Marcin Budkowski: Ex-FIA technical chief joins Renault as director

Renault
Renault are seventh in this season's Constructors' Championship

Former FIA technical chief Marcin Budkowski has joined Renault as their executive director.

The move is deeply controversial because Budkowski knows many of the design secrets of the top teams.

In his role at F1's governing body, the 40-year-old was responsible for liaising with teams to ensure the compliance of their cars.

Renault said he would "oversee all the activities in the development and production of the chassis".

Renault managing director Cyril Abiteboul said Budkowski's role was "non-technical" with a "wider management responsibility".

He said there had been a "gap to be filled" at the team's chassis technical base in Oxfordshire following the departure of team principal Frederic Vasseur towards the end of last year. Vasseur is now at Sauber.

Abiteboul said: "There is lots to do and I just needed some help from someone who can work alongside me, particularly on the development of the Enstone team."

Abiteboul said he hoped to reach an agreement with the FIA that would assuage the other teams' concerns about intellectual property rights.

"He could be available early next year," Abiteboul said, "but we have had constructive discussion with the FIA and we are close to an agreement on a date that would make everyone comfortable. We are talking about early April, although nothing has been absolutely confirmed yet."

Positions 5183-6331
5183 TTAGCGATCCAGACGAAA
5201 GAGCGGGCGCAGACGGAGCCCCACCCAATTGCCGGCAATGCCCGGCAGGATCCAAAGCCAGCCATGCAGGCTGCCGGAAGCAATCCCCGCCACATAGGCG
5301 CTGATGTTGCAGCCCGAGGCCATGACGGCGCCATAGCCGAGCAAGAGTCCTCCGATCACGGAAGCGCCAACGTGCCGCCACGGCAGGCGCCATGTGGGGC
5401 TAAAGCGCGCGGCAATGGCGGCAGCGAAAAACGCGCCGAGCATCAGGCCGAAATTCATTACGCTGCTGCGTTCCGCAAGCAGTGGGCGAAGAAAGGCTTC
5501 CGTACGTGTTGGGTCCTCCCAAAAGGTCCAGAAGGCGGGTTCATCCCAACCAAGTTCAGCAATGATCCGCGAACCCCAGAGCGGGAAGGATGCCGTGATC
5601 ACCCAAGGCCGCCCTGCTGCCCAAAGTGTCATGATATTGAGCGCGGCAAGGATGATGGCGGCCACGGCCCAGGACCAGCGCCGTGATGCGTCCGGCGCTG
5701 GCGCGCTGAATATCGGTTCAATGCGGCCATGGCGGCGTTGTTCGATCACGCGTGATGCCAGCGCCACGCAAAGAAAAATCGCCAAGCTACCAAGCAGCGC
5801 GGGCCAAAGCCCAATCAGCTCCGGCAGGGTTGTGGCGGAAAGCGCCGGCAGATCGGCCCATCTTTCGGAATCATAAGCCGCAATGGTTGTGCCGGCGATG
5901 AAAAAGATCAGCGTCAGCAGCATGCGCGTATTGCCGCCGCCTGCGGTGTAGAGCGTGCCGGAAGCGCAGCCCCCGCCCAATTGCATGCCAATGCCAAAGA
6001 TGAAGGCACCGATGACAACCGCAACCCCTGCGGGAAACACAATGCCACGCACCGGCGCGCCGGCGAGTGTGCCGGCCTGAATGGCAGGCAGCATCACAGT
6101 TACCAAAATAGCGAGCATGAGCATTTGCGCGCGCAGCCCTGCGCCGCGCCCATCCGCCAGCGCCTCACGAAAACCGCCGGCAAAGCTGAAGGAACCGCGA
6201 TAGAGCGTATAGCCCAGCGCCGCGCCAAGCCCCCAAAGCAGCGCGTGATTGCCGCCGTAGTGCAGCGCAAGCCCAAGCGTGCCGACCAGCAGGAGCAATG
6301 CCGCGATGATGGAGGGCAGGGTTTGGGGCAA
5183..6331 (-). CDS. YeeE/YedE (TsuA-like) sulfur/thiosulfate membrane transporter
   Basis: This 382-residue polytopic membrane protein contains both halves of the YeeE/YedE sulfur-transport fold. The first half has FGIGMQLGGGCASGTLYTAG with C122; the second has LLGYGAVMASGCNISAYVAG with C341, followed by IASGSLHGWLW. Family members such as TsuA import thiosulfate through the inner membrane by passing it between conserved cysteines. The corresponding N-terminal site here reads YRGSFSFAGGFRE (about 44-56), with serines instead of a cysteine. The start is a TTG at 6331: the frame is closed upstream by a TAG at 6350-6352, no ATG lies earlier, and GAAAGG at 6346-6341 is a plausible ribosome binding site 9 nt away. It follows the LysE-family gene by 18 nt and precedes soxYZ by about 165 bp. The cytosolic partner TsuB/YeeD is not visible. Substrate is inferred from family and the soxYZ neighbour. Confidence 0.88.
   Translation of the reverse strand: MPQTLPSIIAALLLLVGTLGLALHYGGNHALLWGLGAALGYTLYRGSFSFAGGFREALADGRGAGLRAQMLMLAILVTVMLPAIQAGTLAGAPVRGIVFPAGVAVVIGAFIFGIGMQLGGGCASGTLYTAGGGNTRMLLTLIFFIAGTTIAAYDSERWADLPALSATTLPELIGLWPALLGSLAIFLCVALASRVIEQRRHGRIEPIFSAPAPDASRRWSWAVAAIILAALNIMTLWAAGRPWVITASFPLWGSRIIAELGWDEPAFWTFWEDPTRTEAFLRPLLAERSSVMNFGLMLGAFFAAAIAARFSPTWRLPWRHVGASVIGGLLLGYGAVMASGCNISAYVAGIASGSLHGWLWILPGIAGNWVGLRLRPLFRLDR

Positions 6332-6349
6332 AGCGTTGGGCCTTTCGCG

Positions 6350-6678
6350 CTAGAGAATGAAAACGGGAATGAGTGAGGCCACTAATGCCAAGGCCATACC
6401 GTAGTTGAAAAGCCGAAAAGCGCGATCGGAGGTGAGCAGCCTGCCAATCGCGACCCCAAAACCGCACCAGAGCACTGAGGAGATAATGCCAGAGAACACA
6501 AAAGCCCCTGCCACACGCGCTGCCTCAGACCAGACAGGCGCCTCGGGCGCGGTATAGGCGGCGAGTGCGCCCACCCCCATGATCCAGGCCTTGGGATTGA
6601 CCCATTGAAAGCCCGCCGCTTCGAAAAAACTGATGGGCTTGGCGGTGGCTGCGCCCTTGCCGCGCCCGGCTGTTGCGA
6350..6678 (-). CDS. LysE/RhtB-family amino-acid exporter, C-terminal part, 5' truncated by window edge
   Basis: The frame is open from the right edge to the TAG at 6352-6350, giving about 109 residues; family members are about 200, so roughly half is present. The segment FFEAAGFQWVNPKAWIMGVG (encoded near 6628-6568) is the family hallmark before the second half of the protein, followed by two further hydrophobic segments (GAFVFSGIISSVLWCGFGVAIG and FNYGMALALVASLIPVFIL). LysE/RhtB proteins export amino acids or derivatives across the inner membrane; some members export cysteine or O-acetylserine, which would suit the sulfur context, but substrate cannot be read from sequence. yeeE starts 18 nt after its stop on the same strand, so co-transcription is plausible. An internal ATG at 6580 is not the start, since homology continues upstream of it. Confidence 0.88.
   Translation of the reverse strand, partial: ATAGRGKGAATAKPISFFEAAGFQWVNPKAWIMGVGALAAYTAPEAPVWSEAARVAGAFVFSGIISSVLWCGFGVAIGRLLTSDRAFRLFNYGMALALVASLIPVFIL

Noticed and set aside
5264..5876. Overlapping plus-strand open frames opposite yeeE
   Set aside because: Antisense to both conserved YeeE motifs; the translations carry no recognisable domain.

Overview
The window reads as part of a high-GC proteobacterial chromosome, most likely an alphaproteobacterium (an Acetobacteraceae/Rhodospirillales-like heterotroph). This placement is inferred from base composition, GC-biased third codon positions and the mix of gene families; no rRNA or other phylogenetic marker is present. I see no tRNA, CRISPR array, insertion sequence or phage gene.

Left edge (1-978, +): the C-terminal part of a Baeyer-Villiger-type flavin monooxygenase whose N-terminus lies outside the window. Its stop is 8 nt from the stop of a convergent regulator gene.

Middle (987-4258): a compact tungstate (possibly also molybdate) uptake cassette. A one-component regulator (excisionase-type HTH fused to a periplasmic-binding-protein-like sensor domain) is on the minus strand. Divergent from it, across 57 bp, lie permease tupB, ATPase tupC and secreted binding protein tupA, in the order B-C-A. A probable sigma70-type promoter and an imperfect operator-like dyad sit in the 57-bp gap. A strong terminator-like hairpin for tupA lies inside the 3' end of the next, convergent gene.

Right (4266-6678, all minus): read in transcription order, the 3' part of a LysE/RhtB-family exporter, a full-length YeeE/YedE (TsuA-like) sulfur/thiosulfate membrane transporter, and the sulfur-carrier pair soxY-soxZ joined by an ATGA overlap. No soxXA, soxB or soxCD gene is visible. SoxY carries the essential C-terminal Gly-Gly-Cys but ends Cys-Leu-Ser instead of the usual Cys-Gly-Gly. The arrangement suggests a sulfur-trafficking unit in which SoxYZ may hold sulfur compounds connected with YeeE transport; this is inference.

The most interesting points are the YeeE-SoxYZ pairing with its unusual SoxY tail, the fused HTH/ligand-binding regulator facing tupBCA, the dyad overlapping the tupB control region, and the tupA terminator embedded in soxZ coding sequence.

Budkowski resigned in September and the FIA said he would serve a period of three months' gardening leave before being released from his contract.

This period was too short, according to many of Renault's rivals, who convened a meeting at the Malaysian Grand Prix to discuss the issue.

Red Bull team boss Christian Horner said: "It's not a great situation. Marcin is a very capable guy in a privileged position in the FIA.

"Every team has been going to him in that role, for the last three years, asking: 'Is this legal and is that legal?' He's been privy to very intimate details and to find him going back to work within a competitive team in a three-month period is far too short and nowhere near industry standard.

"Three weeks ago we were talking about our rear-suspension layout with him. Before that he was in a wind tunnel with another team. He sent out a technical directive the day before he left.

"There is an element of knowledge in his head and that's why there needs to be a period of gardening leave.

"In our team, the top guys are anywhere between six and 12 months. Three months is just crazy."

Mercedes technical director James Allison said: "The relationship the teams have with the FIA relies on the teams being candid and anything they discuss being confidential. The main foundations of the relationship with the FIA are built on that.

"If an FIA employee leaves and joins a team, you would wish to have a somewhat longer notice period than three months. I think that everyone on the FIA and teams' sides would say that. That isn't the situation today and I guess we will just swallow it and get on with it."

Horner said he expected the situation would be discussed at the next meeting of the strategy group of leading teams, FIA and F1 commercial rights holder.

His views are shared by the bosses of many of the other teams.

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